Tuesday night, High School Senior Sean Harrington openly wept at a School Committee meeting for the second time this Summer. Only this time, his tears were joyful.
"This will be something I will remember forever," an emotional Harrington told a small crowd gathered outside the School Committee room only moments after the Committee voted unanimously to approve a new policy for all of the Arlington Public Schools mandating a daily voluntary recitation of the Pledge of Allegiance.
For Harrington, this was no small vote.
The high school senior has spent the last three years of his life dedicated to this cause, which heated up earlier this summer after Harrington and the Arlington Public Schools were thrust into the national spotlight following the June 22 meeting of the School Committee in which the Commitee deadlocked 3-3 on Harrington's request reinstate the Pledge of Allegiance at Arlington High School.
Though the pledge has been recited in all of the elementary schools and at the Ottoson Middle School, it stopped being recited daily at the high school decades ago and the decision as to whether it is recited daily has been left up to the individual school administration.
Harrington spent three years gathering more than 700 signatures for his petition, which he presented it at the June 22 meeting and the committee voted 3-3. A tie fails.
Two of the School Committee members who voted against the Pledge back in June are also on the policies and procedures subcommittee, which ultimately recommended the new policy. Both have said the June 22 vote never should have happened.
"In hindsight we were out of order. It should have been tabled," said School Committee Member Leba Heigham in a phone interview last week.
Judson Pierce, the chairman of the policies and procedures subcommittee concurred: "I absolutely believe that we should not have voted on a non-written motion that was amended on the fly in the short space of 10 minutes on June 22," said Pierce.
The story went national after Fox News ran a report on the issue and soon the School Committee was flooded with phone calls, e-mails and threats.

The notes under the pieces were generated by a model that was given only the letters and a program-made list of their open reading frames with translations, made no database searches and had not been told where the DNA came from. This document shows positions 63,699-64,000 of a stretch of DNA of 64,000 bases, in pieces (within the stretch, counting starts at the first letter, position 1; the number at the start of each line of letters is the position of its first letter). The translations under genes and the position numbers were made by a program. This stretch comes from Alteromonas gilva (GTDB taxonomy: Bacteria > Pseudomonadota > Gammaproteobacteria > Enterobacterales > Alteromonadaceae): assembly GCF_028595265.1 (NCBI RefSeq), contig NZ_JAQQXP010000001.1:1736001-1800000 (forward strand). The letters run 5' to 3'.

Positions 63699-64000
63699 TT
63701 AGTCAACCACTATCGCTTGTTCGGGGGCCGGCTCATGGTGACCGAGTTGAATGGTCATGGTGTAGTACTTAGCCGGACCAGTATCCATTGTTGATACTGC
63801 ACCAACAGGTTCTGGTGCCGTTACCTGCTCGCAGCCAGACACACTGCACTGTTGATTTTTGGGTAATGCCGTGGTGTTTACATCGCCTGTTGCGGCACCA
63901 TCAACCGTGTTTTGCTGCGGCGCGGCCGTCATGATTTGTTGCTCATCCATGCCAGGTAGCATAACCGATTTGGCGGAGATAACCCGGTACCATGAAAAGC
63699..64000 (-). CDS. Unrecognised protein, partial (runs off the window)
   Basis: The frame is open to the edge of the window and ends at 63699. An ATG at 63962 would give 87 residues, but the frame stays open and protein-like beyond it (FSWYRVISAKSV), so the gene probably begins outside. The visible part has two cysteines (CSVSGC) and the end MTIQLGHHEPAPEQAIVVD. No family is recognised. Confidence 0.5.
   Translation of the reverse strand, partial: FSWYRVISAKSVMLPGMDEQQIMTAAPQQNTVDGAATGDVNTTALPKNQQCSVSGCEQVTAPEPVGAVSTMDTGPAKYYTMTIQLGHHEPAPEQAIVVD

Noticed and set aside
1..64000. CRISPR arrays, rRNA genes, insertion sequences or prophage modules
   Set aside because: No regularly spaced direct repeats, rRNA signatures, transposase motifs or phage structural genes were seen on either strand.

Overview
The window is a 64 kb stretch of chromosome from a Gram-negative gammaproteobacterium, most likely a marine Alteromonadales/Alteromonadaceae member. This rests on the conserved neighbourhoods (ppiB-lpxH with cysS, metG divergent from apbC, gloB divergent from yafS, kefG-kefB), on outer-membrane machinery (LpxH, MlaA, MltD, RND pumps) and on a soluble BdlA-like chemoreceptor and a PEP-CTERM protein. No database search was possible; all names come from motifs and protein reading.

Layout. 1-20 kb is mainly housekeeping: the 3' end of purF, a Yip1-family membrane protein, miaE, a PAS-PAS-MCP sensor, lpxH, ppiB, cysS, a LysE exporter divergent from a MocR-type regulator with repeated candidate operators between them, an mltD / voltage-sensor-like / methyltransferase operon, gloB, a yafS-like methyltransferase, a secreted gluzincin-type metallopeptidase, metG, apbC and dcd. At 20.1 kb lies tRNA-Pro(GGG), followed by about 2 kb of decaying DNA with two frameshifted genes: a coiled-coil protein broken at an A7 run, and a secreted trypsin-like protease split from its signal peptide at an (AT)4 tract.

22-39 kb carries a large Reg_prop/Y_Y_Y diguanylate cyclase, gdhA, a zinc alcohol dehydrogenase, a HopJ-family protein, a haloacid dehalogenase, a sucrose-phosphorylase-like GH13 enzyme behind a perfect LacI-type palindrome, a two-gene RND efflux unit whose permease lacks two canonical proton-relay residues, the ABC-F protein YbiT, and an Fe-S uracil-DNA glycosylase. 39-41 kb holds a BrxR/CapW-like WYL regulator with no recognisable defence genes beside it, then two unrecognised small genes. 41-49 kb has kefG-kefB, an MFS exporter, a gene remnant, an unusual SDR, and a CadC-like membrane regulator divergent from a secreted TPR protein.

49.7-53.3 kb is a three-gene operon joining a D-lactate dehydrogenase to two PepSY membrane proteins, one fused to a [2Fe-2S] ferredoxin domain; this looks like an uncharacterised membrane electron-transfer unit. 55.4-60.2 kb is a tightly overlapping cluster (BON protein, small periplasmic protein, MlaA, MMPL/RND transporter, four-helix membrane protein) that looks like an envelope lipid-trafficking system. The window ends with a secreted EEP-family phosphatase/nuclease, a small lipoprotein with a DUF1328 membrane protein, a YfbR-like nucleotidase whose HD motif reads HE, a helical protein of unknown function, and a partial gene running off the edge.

Since the infamous vote, Pierce said he and the other members of the policies and procedures subcommittee talked to other districts, lawyers, judges and advocacy groups. He said the new policy - which states that American flags shall be appropriately displayed in each classroom in the Arlington Public Schools, that the principal of each Arlington public school will ensure that every student has the opportuntity say the Pledge of Allegiance each school day if the student desires, but that a student, administrator or teacher will not be punished for not saying it - "Gives the flexibility to the administration of the school. They know the schools best. We don't want to step on any toes, but we want to obey the law."
The new policy passed unanimously after little dicussion. Harrington clapped his hands and led a small group out into the hallway for discussion while the School Committee went on to other matters.
"(The Pledge of Allegiance) has not been said in the high school for 40 years," said Harrington with tears in his eyes. Both he and Principal Charles Skidmore have agreed that he will be there to lead the Pledge over the loudspeaker on that first day.
"I am crying tears of joy," said Harrington. "I promised so many people this day would come and I am just so glad it finally passed."